West Ham United’s owners have put a 20% stake of the club up for sale in an effort to raise nearly $125 million to clear debts.
David Sullivan and David Gold bought a 50% share of West Ham in January of 2010, with the club already in upwards of $175 million of debt.
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Today, Sullivan owns 55% of the club and Gold 30%, and the club is still over $150 million in debt.
With the Hammers set to move to the Olympic Stadium in 2016-17, Sullivan said he values the club at around $620 million and is looking to find new investors.
Because the club is in so much debt, Sullivan is worried they may not be able to keep Sam Allardyce as manager.
I must say if come April we are where we are now (in the Premier League table) which is extremely unlikely but is possible we’d probably sit down a month early and say ‘look Sam, do you want to stay or do you want to go?’. Sam may decide he wants to go out a winner. He may decide, after four years, it’s a very stressful job, he may decide he wants £10million-a-year which we can’t afford.”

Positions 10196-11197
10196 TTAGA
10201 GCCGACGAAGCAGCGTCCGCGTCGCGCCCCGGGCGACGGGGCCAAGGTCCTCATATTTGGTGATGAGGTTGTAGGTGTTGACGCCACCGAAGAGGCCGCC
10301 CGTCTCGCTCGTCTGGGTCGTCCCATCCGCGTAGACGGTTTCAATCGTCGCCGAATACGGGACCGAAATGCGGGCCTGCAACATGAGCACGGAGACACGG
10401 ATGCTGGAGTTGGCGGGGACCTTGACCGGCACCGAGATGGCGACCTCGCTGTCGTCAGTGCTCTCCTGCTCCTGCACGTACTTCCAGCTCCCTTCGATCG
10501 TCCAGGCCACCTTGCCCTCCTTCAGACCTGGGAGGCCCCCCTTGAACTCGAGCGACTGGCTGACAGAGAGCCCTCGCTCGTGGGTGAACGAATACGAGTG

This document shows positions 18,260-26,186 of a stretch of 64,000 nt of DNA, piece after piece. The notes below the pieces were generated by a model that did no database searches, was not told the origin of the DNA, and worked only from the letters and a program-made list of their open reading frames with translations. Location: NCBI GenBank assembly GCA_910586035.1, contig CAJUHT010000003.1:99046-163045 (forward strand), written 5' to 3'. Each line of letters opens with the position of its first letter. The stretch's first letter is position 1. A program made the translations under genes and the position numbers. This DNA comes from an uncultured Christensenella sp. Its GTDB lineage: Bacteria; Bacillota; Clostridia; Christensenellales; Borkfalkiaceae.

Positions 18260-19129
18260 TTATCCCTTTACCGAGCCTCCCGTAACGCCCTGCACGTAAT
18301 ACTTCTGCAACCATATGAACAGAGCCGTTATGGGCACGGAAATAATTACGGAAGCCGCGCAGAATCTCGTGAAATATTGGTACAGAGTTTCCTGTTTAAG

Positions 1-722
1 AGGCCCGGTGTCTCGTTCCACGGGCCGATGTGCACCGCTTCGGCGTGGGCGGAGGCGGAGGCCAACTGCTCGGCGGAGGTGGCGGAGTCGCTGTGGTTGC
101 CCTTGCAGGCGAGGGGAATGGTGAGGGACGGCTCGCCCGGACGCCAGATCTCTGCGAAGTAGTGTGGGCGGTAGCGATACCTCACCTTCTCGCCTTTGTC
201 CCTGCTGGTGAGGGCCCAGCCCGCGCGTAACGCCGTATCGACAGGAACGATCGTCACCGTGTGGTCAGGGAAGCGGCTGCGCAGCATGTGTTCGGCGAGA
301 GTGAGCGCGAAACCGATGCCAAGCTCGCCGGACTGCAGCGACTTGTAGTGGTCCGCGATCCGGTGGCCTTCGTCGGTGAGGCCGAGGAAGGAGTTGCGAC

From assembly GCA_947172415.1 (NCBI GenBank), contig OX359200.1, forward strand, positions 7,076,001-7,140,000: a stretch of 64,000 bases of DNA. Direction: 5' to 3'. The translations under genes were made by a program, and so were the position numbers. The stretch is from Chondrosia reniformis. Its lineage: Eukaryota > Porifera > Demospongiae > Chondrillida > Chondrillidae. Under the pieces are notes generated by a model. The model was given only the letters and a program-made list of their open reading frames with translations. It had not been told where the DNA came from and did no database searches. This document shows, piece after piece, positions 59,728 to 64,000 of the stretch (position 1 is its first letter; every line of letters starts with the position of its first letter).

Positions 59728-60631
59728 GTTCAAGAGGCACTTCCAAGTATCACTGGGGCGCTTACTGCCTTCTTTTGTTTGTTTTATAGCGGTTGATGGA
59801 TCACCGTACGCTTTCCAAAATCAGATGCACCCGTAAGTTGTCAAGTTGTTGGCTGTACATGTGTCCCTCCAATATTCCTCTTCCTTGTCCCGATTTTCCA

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As West Ham currently sit fifth on the table, it is not too reassuring when the owner is saying it is “extremely unlikely” that they can keep up the pace. When asked if the Hammers could finish in the top-four, Sullivan replied, “I wake up in the middle of the night dreaming of it. But I’m a realist.”
If the Hammers could pull off a miraculous second half and qualify for competition in Europe, the club would receive a great boost financially through prize money and other deals. But similar to their owner David Sullivan, I don’t see that happening.